Francis led the way, with upward of 3 million faithful gathering for his Mass on Copacabana beach, a gushing local press following his every move on nationwide TV and even a group of nuns squealing in delight like groupies upon spotting him. By all measures, the pope's first international trip was a smash success.
But the burning question in the post-trip glow remains: How to carry out Francis' commands with a church that's loaded with challenges, from a severe shortage of priests to the fleeing of faithful for two decades in strongholds such as Brazil, as well as across Europe and the United States.
On Monday, priests, lay people and religious experts alike interpreted through their own cultural lens how to understand Francis' call to action, when he told bishops in Brazil that clergy must work on the peripheries, get out in the street and better understand how to communicate with modern society.
"As a younger priest, that's part of my idealism, to take our work into the streets," said Father Roy Bellen from Manila, who was in Rio for the papal visit. "It's encouraging for me to hear from the boss that the old school ways aren't welcome, that of clergy sticking to their comfort zones inside the church."
Some predicted a rough road ahead if the church is going to change its more traditional pastoral forms, which put a priest at the front of a Mass talking to instead of with parishioners.
"It's the mission of the church to go out and proclaim the Gospel to everyone, but there are people who don't like to do this; they prefer to stay within their parishes," said Jan Scheuthela, a 28-year-old seminarian from Poland attending the Mass on Copacabana beach. "In my parish we try to do things like this, but we need to do more: We need to organize missions on the streets, especially to bring in those young people who have lost interest in the church."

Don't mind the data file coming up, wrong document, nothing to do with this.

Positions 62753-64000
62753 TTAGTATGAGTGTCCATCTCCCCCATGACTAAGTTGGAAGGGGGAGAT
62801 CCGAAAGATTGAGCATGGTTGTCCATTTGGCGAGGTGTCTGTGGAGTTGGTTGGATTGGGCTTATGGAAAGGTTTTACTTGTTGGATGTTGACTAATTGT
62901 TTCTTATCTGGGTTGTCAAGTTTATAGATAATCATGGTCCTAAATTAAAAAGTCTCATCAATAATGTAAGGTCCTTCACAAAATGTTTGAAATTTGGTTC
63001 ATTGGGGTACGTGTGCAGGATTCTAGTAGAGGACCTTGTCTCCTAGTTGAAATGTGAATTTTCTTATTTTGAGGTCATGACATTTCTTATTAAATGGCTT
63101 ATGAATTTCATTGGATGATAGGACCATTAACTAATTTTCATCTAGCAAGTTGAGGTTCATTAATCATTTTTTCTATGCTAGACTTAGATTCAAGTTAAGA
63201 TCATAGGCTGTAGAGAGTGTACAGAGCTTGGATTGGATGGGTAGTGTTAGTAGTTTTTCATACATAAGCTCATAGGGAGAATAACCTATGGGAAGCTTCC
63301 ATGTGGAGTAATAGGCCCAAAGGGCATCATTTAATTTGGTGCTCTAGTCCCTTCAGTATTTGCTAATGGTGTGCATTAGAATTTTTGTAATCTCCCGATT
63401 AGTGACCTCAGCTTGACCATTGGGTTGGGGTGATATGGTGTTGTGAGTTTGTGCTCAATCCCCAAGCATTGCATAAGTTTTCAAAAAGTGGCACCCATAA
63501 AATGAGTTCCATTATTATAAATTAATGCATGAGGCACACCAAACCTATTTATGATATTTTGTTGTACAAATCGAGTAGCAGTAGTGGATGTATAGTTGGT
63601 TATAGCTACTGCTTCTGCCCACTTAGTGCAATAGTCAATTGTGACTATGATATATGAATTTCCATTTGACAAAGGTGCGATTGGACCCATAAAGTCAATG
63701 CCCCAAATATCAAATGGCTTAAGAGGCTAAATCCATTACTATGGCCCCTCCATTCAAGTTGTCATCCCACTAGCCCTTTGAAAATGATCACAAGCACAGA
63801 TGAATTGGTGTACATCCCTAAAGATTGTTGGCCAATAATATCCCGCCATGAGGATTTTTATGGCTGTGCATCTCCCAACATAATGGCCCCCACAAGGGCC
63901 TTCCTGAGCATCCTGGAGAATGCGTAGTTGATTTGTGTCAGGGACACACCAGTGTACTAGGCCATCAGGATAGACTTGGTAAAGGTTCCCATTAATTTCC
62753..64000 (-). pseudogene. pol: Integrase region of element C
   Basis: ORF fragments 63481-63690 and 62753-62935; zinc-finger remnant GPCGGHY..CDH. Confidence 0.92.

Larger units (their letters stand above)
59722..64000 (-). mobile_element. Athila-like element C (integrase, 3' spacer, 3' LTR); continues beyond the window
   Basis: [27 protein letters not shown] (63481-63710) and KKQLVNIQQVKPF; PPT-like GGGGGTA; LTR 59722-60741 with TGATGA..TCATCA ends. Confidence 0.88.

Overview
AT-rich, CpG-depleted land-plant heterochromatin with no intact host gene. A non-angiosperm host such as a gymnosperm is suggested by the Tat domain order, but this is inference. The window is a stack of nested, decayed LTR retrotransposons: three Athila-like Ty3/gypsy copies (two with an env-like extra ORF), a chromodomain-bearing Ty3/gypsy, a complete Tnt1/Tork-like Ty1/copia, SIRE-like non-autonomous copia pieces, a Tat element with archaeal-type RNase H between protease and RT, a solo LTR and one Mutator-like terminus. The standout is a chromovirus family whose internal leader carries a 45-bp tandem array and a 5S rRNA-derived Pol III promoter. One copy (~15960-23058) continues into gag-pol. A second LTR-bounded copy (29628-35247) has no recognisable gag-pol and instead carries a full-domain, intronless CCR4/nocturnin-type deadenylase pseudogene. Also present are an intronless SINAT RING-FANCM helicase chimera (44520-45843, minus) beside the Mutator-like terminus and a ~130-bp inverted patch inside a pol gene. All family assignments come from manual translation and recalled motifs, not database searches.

Francis told Latin American bishops they must be spiritually close to their parishioners and had earlier instructed Brazilian clergy to have the "scent of their flock" on them.
"There are pastoral plans which are 'distant,' ... which give priority to principles, forms of conduct, organizational procedures ... and clearly lack nearness, tenderness, a warm touch," Francis said Sunday. "The bishop has to be among his people in three ways: in front of them, pointing the way; among them, keeping them together and preventing them from being scattered; and behind them, assuring that no one is left behind."
Father Omar Mateo, secretary general of Ecuador's Episcopal Conference, addressed the elephant-in-the-room question: How do you take the Gospel to the street when the clergy are spread so thin?
Nearly 25 percent of the world's parishes don't have a resident priest, according to Vatican statistics. While the number of Catholics in the world grew by 68 percent between 1975 and 2010, the number of priests ticked up by just 1.8 percent, according to the Center for Applied Research in the Apostolate at Georgetown University.
In Brazil, the world's largest Catholic country, the percentage of the population calling itself Catholic dropped from 89 percent in 1980 to 65 percent three decades later, according to census statistics. Many Brazilian Catholics joined charismatic Pentecostal evangelical churches, while Americans joined flashy megachurches and many Europeans simply became secular.